Secret Service agents reassigned, investigated after incident

Bloomberg

Email Print

Secret Service agents reassigned, investigated after incident

RELATED NEWS

The overhaul going on at the U.S. Secret Service may need a little more time to take hold.
In the latest in a string of high-profile embarrassments for the agency in charge of protecting the president, two senior agents have been reassigned following an incident at the White House complex last week, according to a Secret Service official.
While the Secret Service wouldn’t confirm the nature of the incident, the Washington Post reported Wednesday that the two agents crashed a government car into a White House security barricade after drinking at a farewell party for a colleague.
Secret Service Director Joseph Clancy has turned over the investigation to the Homeland Security Department’s inspector general, said Brian Leary, a Secret Service spokesman, in an e-mail.
“If misconduct is identified, appropriate action will be taken based on established rules and regulations,” he said.
An administration official said President Barack Obama had been informed of the investigation and supported the decision to have the inspector general lead that review.
The two agents allegedly drove their car through an area that had been cordoned off to investigate a suspicious package and hit a temporary barricade, the Post said. While officers wanted to perform a sobriety test, the agents were excused and told to go home by a supervisor, according to the report.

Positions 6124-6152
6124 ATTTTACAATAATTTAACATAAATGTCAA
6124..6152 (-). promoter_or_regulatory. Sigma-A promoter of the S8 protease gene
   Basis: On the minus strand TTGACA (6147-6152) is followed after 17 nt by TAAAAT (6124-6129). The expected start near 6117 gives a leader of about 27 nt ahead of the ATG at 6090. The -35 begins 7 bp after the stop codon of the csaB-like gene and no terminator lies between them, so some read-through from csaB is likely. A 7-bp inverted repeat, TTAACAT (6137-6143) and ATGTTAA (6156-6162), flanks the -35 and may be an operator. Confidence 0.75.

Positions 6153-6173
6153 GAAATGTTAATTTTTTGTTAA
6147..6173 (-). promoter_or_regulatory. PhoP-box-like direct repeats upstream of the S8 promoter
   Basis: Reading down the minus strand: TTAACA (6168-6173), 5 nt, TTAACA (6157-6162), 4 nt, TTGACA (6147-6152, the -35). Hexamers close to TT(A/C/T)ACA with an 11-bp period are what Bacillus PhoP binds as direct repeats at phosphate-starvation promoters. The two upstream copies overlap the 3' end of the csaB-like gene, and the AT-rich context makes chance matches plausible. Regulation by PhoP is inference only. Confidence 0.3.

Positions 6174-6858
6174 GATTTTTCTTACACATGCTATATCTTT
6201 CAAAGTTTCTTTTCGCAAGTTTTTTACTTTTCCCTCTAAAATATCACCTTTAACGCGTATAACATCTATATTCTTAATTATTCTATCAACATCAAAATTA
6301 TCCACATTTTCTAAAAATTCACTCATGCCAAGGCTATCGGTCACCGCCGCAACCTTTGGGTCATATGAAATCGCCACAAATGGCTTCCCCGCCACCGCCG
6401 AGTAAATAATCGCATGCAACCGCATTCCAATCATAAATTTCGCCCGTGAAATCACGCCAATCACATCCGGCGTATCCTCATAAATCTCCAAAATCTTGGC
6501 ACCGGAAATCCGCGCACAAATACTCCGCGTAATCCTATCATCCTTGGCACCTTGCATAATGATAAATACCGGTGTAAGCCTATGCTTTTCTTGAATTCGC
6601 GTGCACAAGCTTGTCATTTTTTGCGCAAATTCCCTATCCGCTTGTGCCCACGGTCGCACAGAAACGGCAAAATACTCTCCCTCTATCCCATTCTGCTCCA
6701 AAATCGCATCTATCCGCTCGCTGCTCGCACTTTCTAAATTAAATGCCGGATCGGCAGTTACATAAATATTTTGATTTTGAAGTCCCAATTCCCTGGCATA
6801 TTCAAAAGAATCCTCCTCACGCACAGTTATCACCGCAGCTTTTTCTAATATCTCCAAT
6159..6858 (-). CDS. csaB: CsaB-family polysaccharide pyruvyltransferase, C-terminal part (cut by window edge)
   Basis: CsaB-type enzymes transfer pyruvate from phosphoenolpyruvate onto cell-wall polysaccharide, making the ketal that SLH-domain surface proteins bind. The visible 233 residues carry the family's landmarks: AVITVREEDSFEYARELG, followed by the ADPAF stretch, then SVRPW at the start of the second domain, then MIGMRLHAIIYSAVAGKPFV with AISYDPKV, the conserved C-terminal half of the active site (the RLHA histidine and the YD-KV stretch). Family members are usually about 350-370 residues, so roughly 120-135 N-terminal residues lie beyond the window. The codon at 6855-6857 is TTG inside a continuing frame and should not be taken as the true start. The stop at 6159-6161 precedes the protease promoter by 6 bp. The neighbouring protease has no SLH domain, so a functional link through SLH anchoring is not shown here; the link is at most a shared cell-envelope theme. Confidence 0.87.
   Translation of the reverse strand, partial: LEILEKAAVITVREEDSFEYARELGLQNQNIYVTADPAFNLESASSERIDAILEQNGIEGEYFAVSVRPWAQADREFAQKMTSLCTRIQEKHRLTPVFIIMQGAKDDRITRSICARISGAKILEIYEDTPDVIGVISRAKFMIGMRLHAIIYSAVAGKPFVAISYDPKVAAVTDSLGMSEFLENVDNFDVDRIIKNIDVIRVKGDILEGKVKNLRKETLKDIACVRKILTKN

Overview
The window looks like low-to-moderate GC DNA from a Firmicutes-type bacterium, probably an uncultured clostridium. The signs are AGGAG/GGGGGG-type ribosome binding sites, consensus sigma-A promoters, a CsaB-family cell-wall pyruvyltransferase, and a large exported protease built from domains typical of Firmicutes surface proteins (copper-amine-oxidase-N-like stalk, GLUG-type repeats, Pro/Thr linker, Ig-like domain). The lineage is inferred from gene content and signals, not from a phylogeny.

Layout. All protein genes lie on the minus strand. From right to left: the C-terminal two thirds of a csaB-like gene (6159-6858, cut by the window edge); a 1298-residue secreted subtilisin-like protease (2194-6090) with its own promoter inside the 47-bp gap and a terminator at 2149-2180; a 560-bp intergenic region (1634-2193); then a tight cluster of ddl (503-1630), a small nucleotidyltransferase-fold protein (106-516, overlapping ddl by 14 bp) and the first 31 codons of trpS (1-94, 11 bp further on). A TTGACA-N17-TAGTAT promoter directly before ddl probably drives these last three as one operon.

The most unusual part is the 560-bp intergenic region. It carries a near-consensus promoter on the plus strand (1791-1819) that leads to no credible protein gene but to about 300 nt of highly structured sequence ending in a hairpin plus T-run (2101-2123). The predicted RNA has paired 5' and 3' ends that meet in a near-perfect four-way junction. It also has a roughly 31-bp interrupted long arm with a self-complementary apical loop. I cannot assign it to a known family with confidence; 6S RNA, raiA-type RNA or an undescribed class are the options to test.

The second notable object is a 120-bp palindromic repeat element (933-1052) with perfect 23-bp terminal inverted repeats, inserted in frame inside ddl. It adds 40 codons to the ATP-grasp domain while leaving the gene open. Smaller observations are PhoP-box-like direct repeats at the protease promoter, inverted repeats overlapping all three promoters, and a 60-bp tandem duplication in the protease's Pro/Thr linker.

Clancy was appointed by Obama in February to become the permanent head of the agency after its previous director, Julia Pierson, resigned following a series of high-profile security breaches. These included an incident in which an intruder was able to scale the White House’s north fence and run through the front door. In January, four top Secret Service officials were removed from their jobs as part of the agency overhaul.
A panel appointed by Obama after Pierson’s resignation recommended that a new director be named from outside the organization to “do the honest top-to-bottom reassessment” of the agency that was needed to change its culture and improve performance.

More World News